What if one of the most dangerous attitudes for believers is self-righteousness?
What if it’s possible to be “right” and toxic at the same time?
What if, in the name of doing God’s work, we find ourselves furthering the cause of Satan?
I’ve been reading through Thomas Brooks’ Christian classic Precious Remedies Against Satan’s Devices. It’s a book I’d recommend every Christian read. Precious Remedies may remind you of C.S. Lewis’ The Screwtape Letters, though in a vastly different, point-by-point Puritan style of presentation. Brooks (a 17th century English non-conformist Puritan preacher) presents Satan’s methods (“devices”) and then “divine remedies” to counter them.
One of the most vicious and subtle attacks on God’s church, according to Brooks, is Satan’s determination to destroy the saints by dividing them, until we “bite and devour” one another (Gal. 5:15). One of Satan’s favorite tools to accomplish this aim, according to Brooks, is the saints’ own self-righteousness. We catch somebody doing or saying one thing wrong, and then use that as license to destroy them and everything they are.
Brooks quotes Erasmus who showed how silly self-righteous judgment can be. Erasmus chastises a scholar who “collected all the lame and defective verses in Homer’s works—but passed over all that was excellent. Ah! This is the practice of many people, that they are careful and skillful to collect all the weaknesses of others, and to pass over all those things which are excellent to them.”
Homer’s writings are widely regarded as foundational works of great literature, but if you focus on his worst passages, you miss the beauty, power, and poetry of the best.
It would be like someone collecting videotape of Tom Brady’s worst plays, weaving them together, and putting out the video with a caption, “Tom Brady is not a great quarterback.” You ignore his nine Super Bowl appearances and six Super Bowl rings because, well, in a January 2010 playoff game against the Ravens he threw for just 154 yards and had three interceptions.
The chronicler reveals himself to be an absolute fool. Brady had a bad day, but he’s still a great quarterback.
Yet how many of us treat family members this way, looking for the worst and defining them by their worst? And how many of us treat Christians with whom we disagree this way?
Self-righteousness shame casting gets us angry and vindictive and then it snowballs. We look for more that is wrong, more to chastise, more we can use to “shame” who has now become our enemy as we “bite and devour one another.” We forget the human condition—that every person has strengths and weaknesses.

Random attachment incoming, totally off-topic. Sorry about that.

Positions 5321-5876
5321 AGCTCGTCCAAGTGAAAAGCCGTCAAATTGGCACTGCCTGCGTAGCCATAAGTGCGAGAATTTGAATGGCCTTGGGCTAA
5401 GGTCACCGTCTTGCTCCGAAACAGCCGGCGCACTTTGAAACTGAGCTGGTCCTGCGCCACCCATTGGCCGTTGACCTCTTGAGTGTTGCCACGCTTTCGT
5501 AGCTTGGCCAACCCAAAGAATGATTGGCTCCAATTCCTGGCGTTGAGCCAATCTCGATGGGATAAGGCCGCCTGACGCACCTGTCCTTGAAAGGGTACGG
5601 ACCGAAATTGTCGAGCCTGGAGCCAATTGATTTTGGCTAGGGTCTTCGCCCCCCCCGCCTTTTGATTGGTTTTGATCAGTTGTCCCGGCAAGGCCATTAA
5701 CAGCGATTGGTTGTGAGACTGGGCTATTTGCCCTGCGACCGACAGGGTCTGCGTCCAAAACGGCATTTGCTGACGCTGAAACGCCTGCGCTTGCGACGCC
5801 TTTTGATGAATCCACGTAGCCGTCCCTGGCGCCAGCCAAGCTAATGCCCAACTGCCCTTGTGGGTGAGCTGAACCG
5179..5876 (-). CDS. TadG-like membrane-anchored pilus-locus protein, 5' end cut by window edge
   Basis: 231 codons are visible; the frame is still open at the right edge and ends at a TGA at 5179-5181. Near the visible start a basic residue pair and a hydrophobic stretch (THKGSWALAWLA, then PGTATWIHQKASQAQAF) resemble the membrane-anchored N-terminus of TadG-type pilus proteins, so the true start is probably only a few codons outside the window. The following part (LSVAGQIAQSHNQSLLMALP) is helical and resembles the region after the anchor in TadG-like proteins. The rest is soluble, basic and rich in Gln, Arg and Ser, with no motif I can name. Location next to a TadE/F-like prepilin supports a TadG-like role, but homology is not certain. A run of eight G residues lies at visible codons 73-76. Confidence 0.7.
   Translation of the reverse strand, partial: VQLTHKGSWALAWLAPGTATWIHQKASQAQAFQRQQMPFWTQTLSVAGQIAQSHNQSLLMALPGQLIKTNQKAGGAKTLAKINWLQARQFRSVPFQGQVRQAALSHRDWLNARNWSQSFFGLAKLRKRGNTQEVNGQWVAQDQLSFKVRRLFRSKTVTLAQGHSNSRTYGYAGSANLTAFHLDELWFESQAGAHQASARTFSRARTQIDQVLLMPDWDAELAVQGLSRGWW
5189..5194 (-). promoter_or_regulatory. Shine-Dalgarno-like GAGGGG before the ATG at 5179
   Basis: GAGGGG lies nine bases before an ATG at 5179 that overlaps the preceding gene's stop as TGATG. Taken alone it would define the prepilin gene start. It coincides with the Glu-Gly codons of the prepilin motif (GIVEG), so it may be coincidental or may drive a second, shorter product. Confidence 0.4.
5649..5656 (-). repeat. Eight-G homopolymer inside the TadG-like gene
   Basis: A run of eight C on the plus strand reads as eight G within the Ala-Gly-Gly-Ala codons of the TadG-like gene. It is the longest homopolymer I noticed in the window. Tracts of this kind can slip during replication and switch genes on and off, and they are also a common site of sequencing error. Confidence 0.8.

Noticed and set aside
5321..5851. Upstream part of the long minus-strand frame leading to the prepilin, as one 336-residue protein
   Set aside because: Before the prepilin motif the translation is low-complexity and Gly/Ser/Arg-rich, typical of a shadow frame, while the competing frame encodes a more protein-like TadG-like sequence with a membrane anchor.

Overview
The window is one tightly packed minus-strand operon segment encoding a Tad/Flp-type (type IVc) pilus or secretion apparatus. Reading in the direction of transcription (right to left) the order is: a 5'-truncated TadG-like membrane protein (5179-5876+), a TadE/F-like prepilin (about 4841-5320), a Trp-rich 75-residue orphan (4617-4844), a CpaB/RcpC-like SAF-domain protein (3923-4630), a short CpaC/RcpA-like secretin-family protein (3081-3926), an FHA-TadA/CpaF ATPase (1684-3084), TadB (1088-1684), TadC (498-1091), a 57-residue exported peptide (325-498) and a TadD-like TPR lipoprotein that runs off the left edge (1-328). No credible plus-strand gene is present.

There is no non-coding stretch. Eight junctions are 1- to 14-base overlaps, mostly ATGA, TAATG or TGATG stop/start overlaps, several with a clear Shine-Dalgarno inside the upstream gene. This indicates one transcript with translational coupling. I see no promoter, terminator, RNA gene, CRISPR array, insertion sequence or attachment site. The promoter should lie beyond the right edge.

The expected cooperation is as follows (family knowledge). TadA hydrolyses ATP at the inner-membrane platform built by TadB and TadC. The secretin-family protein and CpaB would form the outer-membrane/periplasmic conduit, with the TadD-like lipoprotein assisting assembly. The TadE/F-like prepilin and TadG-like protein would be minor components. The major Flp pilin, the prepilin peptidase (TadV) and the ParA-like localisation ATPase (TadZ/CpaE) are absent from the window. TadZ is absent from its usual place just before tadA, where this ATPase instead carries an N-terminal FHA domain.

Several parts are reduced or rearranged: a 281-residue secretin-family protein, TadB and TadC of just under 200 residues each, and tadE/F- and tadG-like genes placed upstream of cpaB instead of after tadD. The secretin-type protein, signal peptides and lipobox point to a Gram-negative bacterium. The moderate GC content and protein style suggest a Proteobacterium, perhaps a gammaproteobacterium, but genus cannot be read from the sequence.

Dare I say it? Every ministry has truth and lies. The only perfect sermon was the sermon on the Mount. The only perfect book is the one God wrote. The only perfect spouses (Adam and Eve) didn’t stay that way for very long. This is the lesson I take from reading the Christian classics: there are often many nuggets of gold occasionally surrounded by a few pieces of excrement. I am most dangerous and most deadly when I become a stranger to humility and make myself the arbiter of all things true and moral and good.
Brooks asks why we “enjoy” self-righteous diatribes: “Tell me, saints, is it not a more sweet, comfortable, and delightful thing to look more upon one another’s graces than upon one another’s infirmities? Tell me what pleasure, what delight, what comfort is there in looking upon the enemies, the wounds, the sores, the sickness, the diseases, the nakedness of our friends?”
If we gather in groups to share our spouse’s shortcomings; if we meet after church to chastise the sermon’s weaknesses and the church’s failures, if we gather in blogs or on Facebook to organize and execute the most recent take down of the next victim, we may be giving way to one of “Satan’s devices.” Self-righteousness is like a snowball rolling down the hill that gets larger as it rolls, picking up momentum and force as others join in. Now, imagine an entire church or online community pushing that ball. I’ve seen some get so frenzied in their zeal they’d roll that snowball right over Jesus to attack the object of their disdain.
What if Jesus views that “object” of your scorn as his son or daughter? If you have kids you know they aren’t perfect. You know they make mistakes and occasionally do or say stupid things. But you can’t stop looking at them through the eyes of a parent, can you? You are still for them even when you are against what they do or say. That’s the attitude of a graceful Christian—you remain for someone even when calling them into repentance.
God looks at every Christian you attack as his son or daughter. When we must disagree and confront sin and false teaching, we should do it with reverence. Christ died for the person you are attacking. Christ wants that person’s best. If we had to be perfect to merit God’s favor, no one would be left standing in the church.